The Radical History of Black Cartoonists

Source: In These Times
by Sherell Barbee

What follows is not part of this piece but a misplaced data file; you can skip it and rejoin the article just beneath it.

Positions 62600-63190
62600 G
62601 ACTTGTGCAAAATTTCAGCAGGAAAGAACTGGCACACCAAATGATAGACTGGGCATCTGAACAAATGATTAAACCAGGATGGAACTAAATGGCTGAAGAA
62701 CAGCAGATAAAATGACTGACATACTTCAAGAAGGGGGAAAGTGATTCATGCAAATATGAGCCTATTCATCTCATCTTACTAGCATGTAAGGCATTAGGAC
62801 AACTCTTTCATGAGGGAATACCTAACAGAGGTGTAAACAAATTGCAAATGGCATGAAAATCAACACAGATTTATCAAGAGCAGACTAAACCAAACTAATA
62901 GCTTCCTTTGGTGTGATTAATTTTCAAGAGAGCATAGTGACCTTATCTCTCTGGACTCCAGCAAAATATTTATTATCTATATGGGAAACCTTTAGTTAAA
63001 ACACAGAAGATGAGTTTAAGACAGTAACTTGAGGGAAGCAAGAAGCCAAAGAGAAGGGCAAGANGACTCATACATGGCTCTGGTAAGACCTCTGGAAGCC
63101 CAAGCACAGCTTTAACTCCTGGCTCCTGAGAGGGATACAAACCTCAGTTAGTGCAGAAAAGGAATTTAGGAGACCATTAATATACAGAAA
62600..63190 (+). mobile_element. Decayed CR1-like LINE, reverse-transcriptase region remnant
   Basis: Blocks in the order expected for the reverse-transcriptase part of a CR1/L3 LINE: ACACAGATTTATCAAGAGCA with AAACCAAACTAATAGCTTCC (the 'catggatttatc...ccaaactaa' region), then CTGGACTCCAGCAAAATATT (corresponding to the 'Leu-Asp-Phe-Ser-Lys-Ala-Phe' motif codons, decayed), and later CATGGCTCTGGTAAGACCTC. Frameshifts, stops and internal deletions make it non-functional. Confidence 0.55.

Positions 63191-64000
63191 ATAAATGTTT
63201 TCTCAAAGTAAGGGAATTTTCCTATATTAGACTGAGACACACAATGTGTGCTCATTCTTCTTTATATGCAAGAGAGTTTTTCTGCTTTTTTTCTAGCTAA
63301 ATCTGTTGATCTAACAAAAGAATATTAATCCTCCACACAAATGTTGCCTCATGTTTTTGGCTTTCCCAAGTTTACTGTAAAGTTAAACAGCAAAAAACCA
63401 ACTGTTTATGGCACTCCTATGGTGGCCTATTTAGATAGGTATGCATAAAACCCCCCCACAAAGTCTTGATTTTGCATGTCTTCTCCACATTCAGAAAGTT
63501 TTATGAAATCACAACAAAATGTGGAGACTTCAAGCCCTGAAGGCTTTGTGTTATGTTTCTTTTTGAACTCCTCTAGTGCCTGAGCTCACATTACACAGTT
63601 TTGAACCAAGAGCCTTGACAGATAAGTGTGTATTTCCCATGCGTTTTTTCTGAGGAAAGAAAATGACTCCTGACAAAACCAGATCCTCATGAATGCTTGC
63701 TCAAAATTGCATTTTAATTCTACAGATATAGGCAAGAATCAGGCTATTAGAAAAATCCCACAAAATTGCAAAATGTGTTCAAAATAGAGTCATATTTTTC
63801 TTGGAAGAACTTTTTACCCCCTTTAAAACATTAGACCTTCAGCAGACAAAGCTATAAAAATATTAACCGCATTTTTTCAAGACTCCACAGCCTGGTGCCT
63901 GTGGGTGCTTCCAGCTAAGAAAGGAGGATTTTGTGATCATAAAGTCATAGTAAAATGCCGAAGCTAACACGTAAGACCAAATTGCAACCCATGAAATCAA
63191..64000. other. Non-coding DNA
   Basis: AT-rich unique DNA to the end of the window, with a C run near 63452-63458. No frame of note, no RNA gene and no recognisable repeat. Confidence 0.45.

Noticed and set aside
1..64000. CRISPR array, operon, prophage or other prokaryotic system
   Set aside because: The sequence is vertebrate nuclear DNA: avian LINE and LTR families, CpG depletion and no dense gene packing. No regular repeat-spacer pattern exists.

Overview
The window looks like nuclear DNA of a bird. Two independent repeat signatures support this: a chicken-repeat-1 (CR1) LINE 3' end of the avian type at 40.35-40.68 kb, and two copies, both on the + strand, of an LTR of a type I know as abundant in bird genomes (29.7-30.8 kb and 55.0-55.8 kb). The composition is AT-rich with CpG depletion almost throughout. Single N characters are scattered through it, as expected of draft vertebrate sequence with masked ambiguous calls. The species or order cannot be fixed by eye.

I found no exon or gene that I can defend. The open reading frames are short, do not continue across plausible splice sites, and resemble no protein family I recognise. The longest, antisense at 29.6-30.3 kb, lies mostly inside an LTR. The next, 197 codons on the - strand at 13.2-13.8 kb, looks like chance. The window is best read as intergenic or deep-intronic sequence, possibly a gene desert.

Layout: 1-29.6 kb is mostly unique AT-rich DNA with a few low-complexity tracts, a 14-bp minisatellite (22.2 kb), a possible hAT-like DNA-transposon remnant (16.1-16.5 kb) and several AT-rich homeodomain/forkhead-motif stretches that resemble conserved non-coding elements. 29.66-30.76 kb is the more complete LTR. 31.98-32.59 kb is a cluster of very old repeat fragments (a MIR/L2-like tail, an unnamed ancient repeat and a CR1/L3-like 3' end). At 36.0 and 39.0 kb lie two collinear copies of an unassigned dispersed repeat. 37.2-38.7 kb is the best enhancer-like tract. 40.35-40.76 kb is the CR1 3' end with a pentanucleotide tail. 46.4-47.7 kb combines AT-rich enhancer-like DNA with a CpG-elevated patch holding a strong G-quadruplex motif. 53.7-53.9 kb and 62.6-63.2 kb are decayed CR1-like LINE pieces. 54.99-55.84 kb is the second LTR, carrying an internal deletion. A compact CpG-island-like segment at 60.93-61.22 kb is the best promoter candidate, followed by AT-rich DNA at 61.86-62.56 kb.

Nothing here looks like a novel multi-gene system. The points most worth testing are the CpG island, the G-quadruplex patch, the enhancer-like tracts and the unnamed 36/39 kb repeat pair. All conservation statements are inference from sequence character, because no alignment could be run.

“With [b]lack writers and artists shut out of white-owned publications like the Chicago Tribune for much of the 19th and 20th centuries, the flourishing of [b]lack-owned periodicals like the Chicago Defender, Jet and Negro Digest (renamed Black World) brought not just articles written by and for [b]lack readers, but [b]Black comic art. At a time when merely owning copies of the Defender was considered dangerous in parts of the South, Chicago-based artists like Leslie Rogers (1896-1935), Jay Jackson (1905-1954), Jackie Ormes (1911-1985), Daniel Day (1913 -2003) and Tom Floyd (1928-2001) dared to create radical cartoons. On exhibit at the Chicago Cultural Center until Jan. 9, 2022, Chicago: Where Comics Came to Life (1880-1960) dives into the origins of comic art while highlighting its lesser-known [b]lack history. A mile away at the Museum of Contemporary Art Chicago, a related exhibit — Chicago Comics: 1960s to Now — just closed, detailing its more recent history.” (11/16/21)